It’s Disability Pride Month! Here at DIAL we celebrate disability every day, as we know the value of embracing disability and the work of disabled people in organisations, and in the community. But we understand that ableism is still prevalent around the world, creating a stigma against disabled people and results in barriers to their everyday lives. At DIAL we are Passionate About Possibilities, and strive to continue to work towards a community that is truly inclusive.
What is Disability Pride Month?
Disability Pride Month is a day to accept and take pride in all types of disability, and to share disabled peoples’ positive pride to promote visibility and mainstream awareness. The month encourages self-acceptance, and a chance to celebrate the disabled community. Disability Pride originally started as a day of celebration in 1990. As time has passed, Disability Pride has turned into a month-long celebration, starting in 2015.
Disability Pride Month can mean different things to each person in the disabled community. Whether you like to share your own individual successes, or to celebrate the feeling of pride to be a disabled person. The main focus is to be proud of being disabled and being unapologetically yourself!
With ableism, stereotyping, and negative treatment of disabled still a huge issue around the world, Disability Pride Month starts conversations and raises awareness among people who are not part of the disabled community. It’s a chance for people to understand how they can be better allies, what barriers disabled people face in everyday life, and how they can support disabled people moving forward.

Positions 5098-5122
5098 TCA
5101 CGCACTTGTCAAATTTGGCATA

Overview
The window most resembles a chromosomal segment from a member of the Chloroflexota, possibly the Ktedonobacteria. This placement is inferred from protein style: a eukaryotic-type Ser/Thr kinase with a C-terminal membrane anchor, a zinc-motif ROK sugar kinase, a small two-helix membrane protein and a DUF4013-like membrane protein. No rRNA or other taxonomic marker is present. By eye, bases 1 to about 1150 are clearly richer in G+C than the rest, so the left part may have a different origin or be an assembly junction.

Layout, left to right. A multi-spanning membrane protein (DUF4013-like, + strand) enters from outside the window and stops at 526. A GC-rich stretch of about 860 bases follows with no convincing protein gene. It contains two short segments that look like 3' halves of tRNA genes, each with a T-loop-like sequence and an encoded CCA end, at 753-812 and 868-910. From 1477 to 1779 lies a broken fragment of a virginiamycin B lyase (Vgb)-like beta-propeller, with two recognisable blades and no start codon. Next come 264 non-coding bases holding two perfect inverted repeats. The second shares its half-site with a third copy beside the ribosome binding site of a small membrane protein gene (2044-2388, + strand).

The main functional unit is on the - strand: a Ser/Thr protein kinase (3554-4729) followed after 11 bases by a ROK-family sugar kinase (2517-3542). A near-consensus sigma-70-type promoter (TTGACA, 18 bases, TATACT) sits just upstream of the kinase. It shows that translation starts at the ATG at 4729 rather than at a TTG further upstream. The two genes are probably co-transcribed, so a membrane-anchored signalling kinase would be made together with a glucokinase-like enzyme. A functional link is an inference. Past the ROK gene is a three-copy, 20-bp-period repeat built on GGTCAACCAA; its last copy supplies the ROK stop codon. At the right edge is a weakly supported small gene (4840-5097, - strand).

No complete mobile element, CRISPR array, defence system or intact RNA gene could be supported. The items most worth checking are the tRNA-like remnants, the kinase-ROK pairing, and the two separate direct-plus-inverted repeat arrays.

The Disability Pride Month Flag
The original Disability Pride Month flag was created in 2019 by Ann Magill, and featured a ‘lightning bolt’ band of bright colours with a dark background. It was highlighted that the flag wasn’t fully accessible for some disabled people due to the brightness and amount of colours. So, a refreshed version was created in 2021 with more subdued tones, to make the flag more accessible and inclusive.
The new flag has a charcoal background to represent those subjected to ableist violence, as well as representing protest in the community. Diagonally through the flag are 5 coloured stripes, representing how disabled people face barriers and have to navigate life around them, as well as the creativity needed to do so. Each colour also represents: green for sensory disabilities; blue for psychiatric disabilities; white for non-visible and undiagnosed disabilities; yellow for cognitive and intellectual disabilities; and red for physical disabilities.
How To Support as a Non-Disabled Person
There are many ways to support disabled people for Disability Pride Month, as well as year-round. It’s important to remember that disabled people are the experts, so asking disabled people that you know directly how best to support them is the most helpful way.
Other ways to support disabled people are to: involve them in the community; ask them for their thoughts and ideas; raise awareness; talk about disability openly and positively; make your social media content accessible and inclusive, attend webinars to broaden your knowledge of disability, provide training in workplaces, volunteer at local disabled charities, and so much more!
How We're Celebrating
So, for Disability Pride Month, we asked some of our staff and volunteers to share their positive pride in what the month means to them. Please join us in celebrating Disability Pride Month by sharing this post on social media to raise awareness, and leaving a comment about what the month means to you!